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Small farm operators seek profitability

Small farmers look at ways to make their operations profitable.

By Patty Mamula

For the Capital Press

Published on February 28, 2014 5:06PM

Patty Mamula/For the Capital Press
The panel discussion on

Patty Mamula/For the Capital Press The panel discussion on "Advanced Farmers' Markets: New Ideas for a New Era" at the recent Oregon State University Small Farms Conference was packed with more than 125 participants looking for ways to improve their markets. From left are Kathleen Swayze from the Calapooia Food Alliance; Dave Adamshick, social media coordinator and blog editor for the Portland Farmers' Market; Dave Johnson, market and events coordinator for an economic development association in Springfield; and Andy Fisher, the moderator, from Community Food Security Coalition.

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Corvallis, Ore. — One of the focuses of the recent Small Farms Conference at Oregon State University was profitability.

Laura Masterson, who runs 47th Avenue Farm with up to 50 acres of annual vegetable production, started 20 years ago on a double lot in Southeast Portland. In the beginning, she was passionate about food and assumed the money would follow.

Her energy and focus has shifted to financial viability.

Over the past five years she analyzed how much money various crops brought in. She found, for instance, that carrots are highly profitable.

“If you don’t know what’s going on at your farm you can’t be successful,” she said.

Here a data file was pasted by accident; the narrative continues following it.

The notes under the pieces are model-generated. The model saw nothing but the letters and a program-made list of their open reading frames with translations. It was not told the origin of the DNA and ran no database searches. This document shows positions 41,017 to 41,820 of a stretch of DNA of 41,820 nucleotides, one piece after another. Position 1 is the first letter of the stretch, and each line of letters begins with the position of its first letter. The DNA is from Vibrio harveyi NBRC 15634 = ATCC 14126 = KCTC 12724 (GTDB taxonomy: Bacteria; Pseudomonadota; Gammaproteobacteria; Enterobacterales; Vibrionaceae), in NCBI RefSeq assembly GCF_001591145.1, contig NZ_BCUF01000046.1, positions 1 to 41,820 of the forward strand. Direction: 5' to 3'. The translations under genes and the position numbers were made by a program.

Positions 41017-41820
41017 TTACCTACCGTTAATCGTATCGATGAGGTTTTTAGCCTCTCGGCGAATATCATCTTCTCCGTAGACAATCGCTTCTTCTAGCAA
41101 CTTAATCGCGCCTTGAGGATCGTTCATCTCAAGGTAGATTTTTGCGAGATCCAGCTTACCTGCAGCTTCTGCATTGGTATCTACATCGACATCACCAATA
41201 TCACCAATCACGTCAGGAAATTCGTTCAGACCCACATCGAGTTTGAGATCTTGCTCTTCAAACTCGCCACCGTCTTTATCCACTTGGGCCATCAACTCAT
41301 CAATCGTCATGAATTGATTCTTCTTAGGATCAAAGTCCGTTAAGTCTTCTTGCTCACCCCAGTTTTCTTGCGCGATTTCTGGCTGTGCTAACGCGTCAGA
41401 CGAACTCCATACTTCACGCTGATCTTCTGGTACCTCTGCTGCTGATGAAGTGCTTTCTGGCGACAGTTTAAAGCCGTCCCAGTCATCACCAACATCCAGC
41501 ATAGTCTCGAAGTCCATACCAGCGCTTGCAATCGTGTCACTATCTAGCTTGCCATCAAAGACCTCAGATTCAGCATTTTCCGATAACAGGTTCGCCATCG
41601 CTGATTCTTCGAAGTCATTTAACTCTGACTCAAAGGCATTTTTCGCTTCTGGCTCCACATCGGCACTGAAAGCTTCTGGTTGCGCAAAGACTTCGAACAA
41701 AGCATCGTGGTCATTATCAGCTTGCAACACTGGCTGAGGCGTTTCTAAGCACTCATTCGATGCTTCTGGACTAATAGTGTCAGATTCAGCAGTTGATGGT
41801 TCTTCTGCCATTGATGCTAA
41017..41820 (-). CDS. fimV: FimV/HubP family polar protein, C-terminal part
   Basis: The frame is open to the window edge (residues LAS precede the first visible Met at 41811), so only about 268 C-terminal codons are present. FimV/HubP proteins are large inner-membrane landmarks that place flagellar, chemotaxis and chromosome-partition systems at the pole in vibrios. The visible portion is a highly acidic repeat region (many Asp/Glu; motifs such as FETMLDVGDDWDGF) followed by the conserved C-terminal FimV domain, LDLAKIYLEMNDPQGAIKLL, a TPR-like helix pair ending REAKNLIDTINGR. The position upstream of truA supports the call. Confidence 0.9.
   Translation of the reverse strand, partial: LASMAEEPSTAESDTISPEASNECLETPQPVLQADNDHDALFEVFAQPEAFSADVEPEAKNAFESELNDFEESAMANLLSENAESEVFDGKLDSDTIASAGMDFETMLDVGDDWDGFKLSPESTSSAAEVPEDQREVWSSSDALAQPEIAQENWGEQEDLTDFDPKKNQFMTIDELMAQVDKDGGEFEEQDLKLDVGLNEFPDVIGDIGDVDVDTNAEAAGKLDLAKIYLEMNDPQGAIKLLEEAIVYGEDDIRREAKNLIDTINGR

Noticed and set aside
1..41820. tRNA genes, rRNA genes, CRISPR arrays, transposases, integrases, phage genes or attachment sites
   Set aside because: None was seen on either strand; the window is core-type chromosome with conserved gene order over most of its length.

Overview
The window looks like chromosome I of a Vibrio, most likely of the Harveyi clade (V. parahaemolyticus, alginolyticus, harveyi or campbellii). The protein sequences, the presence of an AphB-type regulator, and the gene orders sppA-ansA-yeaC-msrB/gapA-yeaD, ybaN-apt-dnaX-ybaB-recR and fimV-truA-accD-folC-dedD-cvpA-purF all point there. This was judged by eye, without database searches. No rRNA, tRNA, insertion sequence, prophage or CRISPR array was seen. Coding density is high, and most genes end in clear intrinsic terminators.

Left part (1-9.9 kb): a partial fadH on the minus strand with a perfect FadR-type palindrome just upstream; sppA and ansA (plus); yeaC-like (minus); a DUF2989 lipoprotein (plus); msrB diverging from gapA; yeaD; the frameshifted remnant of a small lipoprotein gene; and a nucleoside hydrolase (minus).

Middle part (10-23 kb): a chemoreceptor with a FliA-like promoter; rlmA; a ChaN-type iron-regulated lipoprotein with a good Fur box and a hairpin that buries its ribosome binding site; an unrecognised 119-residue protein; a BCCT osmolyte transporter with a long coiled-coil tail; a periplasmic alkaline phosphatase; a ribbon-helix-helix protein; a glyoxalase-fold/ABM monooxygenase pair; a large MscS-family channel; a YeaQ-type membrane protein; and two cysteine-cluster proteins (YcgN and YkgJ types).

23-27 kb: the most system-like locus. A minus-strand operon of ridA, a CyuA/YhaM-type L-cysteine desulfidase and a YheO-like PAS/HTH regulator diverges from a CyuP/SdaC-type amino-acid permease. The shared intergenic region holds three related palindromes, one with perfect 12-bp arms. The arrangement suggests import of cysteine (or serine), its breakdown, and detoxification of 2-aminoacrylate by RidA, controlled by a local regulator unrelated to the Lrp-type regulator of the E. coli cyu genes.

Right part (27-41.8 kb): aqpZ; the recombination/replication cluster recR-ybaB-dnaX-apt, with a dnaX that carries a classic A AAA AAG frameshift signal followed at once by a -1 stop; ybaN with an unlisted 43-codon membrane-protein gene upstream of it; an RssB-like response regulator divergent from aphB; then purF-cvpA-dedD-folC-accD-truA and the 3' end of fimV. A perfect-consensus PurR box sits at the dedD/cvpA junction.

Profitability for her means farmers can pay their workers and themselves well. She pays all her workers minimum wage.

“Five years ago I could only afford intern apprentices who received a $600 stipend,” she said.

Beth Hoinacki and her husband bought 20 acres in Philomath 10 years ago and have been slowly improving its infrastructure. This will be their first season in full production at Goodfoot Farm.

“We decided we didn’t want to sacrifice our family for the farm,” said Hoinacki. Profitability for her means the farm has to support the family and has to be enjoyable.

However, “It does not have to be our sole source of income,” she said.

Marketing sessions focused on farmers’ markets, food stamps, farm stands and schools and hospitals.

Dave Adamshick handles social media promotion for the Portland Farmers’ Market. He encouraged all markets and gropwers to have a Facebook page that tells the public these things: who you are, the location, hours and contact information.

“Make it easy for people to find you,” he said.

Social media are important because they can help create demand for a market and it opens two-way conversation, he said.

“When people feel like they can comment they become more involved, part of the community,” he said.



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